Interview: The Iranians Don’t Want Nuclear Weapons
Published on German public radio channel “Deutschlandfunk” on 29. March 2010
Source (German): http://www.dradio.de/dlf/sendungen/interview_dlf/1152900/
English translation kindly provided by Josh Manning
The son of the last Shah of Persia supports the Green Revolution movement in Iran Cyrus Reza Pahlavi in dialogue with Jürgen Liminski
“A democratic Iran would engage in peace and disarmament”, said Reza Pahlavi, the son of the late Shah of Persia and unifying figure of the resistance against the regime in Tehran. He believes the movement is “the best of what the country has ever been given in its long history.”
Jürgen Liminski: Last weekend at the annual conference of the International Society of Human Rights, IGFM, the situation in Iran was discussed. The main speaker at the event was the son of the last Shah, the presently 49 year old Cyrus Reza Pahlavi. Since the fall of the Islamic Revolution 31 years ago, the former crown prince has lived in exile in Washington and is considered a unifying figure of resistance against the regime in Tehran. At the brink of the IGFM event, I had the opportunity to lead an interview with Reza Pahlavi. The first question was aimed at the conference that was to occur two weeks later over the ensuing regulations of the Nuclear Non-Proliferation Treaty and it read: Does Iran need the atomic bomb?
Cyrus Reza Pahlavi: I personally believe that it does not lie in the interest of Iran to acquire the atomic bomb, and for several reasons. First of all, because we are bound by agreement to the Non-Proliferation Treaty. Secondly, because we have a strategic advantage over many neighbors through natural conditions and resources and this advantage can become balanced through the relinquishment of further military options like the atom bomb. Thirdly, because I believe that the Iranians would not feel safer if they have this weapon. Other countries in the region would then strive for it. A democratic Iran would engage in peace and disarmament.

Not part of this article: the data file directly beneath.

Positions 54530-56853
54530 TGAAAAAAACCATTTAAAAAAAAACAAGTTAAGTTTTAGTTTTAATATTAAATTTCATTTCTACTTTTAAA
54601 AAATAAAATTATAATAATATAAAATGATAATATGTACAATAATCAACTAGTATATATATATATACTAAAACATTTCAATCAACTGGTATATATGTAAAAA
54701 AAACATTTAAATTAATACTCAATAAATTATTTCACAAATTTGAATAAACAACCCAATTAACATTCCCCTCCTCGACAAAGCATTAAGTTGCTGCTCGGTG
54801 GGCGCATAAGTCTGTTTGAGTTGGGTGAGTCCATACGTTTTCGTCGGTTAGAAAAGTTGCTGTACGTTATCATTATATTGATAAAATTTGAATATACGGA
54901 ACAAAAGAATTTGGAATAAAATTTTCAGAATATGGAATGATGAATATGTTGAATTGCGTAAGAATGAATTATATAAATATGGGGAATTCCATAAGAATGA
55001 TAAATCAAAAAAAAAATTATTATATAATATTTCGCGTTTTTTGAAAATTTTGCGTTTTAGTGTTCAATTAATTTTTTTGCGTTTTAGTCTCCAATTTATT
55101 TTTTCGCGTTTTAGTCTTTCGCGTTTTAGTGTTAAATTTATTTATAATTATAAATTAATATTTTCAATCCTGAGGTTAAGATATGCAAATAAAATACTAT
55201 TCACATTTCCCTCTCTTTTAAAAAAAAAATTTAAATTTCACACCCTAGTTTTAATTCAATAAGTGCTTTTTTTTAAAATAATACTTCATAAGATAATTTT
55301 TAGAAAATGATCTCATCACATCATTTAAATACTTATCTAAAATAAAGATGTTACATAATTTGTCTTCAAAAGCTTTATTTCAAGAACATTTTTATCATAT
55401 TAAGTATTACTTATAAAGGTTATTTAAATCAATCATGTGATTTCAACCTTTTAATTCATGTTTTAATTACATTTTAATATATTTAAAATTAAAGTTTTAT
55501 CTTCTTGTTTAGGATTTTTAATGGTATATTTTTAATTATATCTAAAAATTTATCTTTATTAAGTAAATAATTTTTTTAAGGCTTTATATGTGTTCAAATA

Liminiski: It is often claimed that the Iranian people support the regime’s desire to acquire the atomic bomb. In your opinion, is this correct?
Pahlavi:No, that is absolutely false. The Iranians do not want nuclear weapons. If the question is whether Iran as a sovereign country has the right to pursue the peaceful use of nuclear energy, then the situation is very different. I would remind you that neither the world nor Iran had a problem with the free use of nuclear energy before this regime came into power. In fact, the same countries that are presently exerting joint pressure on Iran had previously offered to sell them nuclear technology. Germany was among them. What has changed is the trust in the leadership of the country. One cannot trust this regime, it supports terror and is everything but transparent. It has led the country to the brink of military retaliation. This is definitely a source of serious concerns. Many Iranians have these concerns. Therefore it’s absurd to believe the propaganda saying the majority of the Iranians support the regime in its pursuit of nuclear weapons.
Liminski: How do you feel about the opposition, the green movement?
Pahlavi: I support this movement with all heart. They belong to the best of what the country has ever been given in its long history. It is so valuable because it is as pluralistic as it can possibly be. It is a movement which does not only know the values of freedom, but is also ready to pay a high price for it. I am in earnest exchanges and trustful talks with members of this movement, both inside and outside the country. I have pledged every imaginable means of support to them so this movement can survive and bring esteem back to the country so all can aspire for human rights and democracy in our homeland.
Liminski: How could Iran find its way back to freedom?
Pahlavi: Well, it is clear that if they are dealing with an extremely repressive regime, then it is immensely difficult to openly show any structured organization. They would be immediately shattered. Therefore, the opposition is forced to operate from the underground and resort to civil disobedience rather than carry out persistent, daily protests. Such a resistance has its ups and downs, but the Green Movement is by no means dead. It is important to see how additional factors can give power to this movement from inside and also from outside of Iran. Here the international community can definitely contribute to the movement.